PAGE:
anon answered on 20 Sep 2019:
tl;dr: it started with video games, and I just kept following my dreams 🙂
My career progressed from interest in video games, so I was initially interested when I was 4 years old 😀 Video games were fun, and computers were new and magical to me.
Then I was generally interested in sciences, so that’s what I picked in school. My parents bought me a lot of encyclopedias, so I was always surrounded by ideas in technology and sciences.
When I had to choose a subject to study at university, I picked maths (even though I didn’t do that well at it at school). Maths was what connected all the sciences, and I coulnd’t decide which science to pick.
Then I worked for a year at IBM, and they were launching artificial intelligence things (maybe you’ve heard of Watson computer which outplayed champions in Jeopardy!). I connected that to how good or bad AI was in video games, and started reading books about artificial intelligence.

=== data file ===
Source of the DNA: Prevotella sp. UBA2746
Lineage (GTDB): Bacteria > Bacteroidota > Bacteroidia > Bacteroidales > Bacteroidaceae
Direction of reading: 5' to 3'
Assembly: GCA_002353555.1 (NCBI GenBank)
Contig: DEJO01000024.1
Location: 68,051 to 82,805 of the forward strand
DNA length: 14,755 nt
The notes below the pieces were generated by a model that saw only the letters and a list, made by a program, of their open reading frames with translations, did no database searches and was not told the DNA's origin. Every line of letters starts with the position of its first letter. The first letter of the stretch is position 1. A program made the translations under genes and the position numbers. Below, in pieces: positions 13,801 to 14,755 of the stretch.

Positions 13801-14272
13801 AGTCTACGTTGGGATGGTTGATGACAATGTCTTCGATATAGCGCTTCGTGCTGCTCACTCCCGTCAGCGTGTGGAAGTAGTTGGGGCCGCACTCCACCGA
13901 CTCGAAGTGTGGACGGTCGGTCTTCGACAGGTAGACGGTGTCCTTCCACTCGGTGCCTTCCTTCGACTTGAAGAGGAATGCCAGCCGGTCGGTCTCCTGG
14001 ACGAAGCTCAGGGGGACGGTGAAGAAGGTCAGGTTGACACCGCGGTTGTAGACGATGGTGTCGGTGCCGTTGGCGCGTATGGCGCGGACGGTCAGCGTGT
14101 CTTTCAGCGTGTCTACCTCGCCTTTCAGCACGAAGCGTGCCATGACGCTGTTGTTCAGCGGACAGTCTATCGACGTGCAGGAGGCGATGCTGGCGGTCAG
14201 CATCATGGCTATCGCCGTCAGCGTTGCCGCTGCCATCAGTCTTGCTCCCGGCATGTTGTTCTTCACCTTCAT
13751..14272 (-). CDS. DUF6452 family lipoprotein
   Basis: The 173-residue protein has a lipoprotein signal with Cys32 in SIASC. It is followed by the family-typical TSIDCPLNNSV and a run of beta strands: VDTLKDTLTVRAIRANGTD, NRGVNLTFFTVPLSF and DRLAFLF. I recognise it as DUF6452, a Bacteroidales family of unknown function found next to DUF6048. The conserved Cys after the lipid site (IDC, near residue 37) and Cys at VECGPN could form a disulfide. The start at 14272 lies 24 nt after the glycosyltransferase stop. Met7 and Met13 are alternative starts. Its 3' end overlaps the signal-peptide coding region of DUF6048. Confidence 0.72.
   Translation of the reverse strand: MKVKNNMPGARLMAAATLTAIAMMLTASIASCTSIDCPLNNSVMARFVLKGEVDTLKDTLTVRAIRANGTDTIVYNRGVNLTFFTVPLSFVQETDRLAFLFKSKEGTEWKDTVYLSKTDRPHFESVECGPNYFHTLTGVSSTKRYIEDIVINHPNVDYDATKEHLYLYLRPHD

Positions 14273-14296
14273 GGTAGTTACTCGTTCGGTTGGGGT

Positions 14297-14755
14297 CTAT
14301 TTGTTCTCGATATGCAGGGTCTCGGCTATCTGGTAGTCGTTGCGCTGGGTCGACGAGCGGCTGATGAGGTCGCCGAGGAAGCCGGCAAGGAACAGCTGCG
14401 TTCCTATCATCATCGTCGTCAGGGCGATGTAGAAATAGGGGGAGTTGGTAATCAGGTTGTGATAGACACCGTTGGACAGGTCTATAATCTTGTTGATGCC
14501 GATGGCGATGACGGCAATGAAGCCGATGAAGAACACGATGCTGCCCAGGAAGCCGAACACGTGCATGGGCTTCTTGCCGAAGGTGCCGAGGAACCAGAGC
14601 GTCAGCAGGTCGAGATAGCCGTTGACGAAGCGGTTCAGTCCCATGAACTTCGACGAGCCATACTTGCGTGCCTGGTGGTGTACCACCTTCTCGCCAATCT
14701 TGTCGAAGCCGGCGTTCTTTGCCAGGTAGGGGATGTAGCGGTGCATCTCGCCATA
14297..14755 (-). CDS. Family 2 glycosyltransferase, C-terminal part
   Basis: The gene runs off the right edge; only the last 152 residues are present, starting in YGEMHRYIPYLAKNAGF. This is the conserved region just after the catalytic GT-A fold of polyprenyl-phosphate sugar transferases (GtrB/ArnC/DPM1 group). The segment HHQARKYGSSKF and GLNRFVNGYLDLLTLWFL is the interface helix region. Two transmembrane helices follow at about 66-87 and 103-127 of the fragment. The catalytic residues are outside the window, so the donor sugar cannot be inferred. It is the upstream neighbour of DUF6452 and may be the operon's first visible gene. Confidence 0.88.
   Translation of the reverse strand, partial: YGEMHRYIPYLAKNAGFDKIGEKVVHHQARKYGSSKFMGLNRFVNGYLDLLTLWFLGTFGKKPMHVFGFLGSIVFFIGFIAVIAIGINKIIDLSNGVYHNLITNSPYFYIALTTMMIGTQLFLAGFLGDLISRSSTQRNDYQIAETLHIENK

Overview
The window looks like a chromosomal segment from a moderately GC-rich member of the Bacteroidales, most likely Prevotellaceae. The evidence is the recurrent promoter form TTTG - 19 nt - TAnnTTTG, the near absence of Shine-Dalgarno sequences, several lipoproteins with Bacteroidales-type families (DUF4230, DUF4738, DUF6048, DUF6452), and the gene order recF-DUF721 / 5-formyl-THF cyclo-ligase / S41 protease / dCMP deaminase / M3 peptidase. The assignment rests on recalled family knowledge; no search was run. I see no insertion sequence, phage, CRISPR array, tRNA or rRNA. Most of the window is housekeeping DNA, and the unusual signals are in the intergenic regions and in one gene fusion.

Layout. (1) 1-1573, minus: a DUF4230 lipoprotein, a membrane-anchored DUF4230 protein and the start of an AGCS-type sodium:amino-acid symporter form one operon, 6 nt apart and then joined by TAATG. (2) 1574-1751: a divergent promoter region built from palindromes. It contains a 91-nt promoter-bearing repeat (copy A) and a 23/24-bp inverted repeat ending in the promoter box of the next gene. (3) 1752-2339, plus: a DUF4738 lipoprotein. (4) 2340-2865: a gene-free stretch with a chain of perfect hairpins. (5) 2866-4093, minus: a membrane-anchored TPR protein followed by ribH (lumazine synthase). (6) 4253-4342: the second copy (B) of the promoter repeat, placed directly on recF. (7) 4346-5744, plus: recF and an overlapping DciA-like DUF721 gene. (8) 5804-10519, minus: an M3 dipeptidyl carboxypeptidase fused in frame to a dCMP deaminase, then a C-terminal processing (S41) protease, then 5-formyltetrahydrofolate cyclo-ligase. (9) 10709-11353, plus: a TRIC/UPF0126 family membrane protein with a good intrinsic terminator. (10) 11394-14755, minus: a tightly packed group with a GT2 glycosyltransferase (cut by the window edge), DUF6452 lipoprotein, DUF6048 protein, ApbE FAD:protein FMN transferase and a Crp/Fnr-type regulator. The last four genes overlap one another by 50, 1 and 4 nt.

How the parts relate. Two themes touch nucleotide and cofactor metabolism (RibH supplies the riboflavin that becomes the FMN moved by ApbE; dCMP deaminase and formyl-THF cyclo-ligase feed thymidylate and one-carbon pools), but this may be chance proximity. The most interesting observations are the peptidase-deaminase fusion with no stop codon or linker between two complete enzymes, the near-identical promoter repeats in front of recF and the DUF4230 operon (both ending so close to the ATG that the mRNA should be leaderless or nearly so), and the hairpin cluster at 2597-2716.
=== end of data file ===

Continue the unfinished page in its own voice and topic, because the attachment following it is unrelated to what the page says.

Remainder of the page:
I liked the science fiction idea of people talking to robots, but there wasn’t anything like that in real life apart from Siri at the time, so I applied for a PhD in computer science to study talking robots and the like.
Now I have skills in computer programming, artificial intelligence, and human-robot interaction design. I am using those to teach computers to guess things, for example, guessing the author of the book from the text of that book.